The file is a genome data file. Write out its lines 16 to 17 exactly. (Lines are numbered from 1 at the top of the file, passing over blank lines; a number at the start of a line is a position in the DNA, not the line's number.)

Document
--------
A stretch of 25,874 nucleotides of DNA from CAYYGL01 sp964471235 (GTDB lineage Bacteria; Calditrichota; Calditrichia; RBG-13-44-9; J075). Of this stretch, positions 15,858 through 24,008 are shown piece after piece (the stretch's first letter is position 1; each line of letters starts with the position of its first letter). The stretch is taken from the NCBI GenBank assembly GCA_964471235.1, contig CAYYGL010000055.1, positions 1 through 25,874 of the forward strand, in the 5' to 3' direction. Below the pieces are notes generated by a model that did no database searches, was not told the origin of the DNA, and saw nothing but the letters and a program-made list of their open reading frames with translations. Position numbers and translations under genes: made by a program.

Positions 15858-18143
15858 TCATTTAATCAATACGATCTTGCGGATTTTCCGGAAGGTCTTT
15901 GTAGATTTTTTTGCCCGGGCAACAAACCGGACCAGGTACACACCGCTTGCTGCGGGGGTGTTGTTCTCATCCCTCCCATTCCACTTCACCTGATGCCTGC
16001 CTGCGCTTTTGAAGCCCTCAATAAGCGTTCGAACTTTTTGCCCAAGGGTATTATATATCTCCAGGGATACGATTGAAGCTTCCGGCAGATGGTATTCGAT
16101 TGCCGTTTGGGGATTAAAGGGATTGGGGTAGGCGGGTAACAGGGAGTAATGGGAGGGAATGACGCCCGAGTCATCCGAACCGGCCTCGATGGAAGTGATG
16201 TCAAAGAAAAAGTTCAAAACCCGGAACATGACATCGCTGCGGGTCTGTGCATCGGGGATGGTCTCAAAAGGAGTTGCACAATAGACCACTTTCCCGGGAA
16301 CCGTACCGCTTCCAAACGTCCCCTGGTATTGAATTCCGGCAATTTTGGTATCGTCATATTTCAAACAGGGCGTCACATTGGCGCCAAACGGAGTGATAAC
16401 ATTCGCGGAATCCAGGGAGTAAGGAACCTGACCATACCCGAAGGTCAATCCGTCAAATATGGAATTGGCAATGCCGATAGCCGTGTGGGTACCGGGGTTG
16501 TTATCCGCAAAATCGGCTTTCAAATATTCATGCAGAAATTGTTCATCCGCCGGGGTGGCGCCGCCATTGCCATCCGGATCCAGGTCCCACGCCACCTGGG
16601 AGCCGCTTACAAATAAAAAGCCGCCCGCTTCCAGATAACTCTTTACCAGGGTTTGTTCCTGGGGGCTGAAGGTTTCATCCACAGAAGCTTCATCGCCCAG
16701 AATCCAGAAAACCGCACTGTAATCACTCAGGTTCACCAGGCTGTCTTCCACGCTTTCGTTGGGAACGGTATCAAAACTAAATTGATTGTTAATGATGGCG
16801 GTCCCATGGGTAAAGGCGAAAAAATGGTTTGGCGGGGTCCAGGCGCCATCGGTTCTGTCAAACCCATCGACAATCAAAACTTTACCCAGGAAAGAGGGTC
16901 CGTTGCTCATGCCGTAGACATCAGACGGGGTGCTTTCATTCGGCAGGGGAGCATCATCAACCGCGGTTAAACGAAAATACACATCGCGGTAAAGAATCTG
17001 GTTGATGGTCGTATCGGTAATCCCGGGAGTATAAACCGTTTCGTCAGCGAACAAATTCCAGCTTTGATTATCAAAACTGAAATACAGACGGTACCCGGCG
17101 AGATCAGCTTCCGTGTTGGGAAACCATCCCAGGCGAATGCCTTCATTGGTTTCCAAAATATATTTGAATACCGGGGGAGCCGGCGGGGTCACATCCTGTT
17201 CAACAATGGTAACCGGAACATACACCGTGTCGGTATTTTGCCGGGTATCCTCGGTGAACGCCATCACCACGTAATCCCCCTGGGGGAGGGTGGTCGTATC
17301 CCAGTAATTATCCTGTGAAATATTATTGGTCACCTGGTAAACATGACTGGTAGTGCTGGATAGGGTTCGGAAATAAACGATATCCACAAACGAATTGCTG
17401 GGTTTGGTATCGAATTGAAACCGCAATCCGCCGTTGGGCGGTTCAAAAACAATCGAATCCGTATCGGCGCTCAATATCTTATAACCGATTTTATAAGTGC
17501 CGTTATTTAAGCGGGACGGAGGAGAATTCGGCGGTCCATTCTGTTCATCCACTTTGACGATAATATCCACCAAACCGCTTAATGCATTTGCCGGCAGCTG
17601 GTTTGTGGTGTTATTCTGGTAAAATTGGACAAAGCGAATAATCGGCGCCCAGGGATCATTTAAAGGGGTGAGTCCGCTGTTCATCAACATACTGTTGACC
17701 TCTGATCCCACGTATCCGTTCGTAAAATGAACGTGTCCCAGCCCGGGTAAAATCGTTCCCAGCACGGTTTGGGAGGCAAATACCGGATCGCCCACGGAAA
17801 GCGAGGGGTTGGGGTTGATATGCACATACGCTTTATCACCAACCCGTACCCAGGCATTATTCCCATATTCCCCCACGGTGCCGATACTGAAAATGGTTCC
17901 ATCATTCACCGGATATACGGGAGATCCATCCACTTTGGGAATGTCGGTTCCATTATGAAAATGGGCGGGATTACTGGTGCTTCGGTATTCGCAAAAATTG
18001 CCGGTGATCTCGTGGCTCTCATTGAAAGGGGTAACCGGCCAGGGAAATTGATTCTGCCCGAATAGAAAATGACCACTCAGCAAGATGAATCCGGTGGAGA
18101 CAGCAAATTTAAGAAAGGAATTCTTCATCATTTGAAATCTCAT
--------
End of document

17101 AGATCAGCTTCCGTGTTGGGAAACCATCCCAGGCGAATGCCTTCATTGGTTTCCAAAATATATTTGAATACCGGGGGAGCCGGCGGGGTCACATCCTGTT
17201 CAACAATGGTAACCGGAACATACACCGTGTCGGTATTTTGCCGGGTATCCTCGGTGAACGCCATCACCACGTAATCCCCCTGGGGGAGGGTGGTCGTATC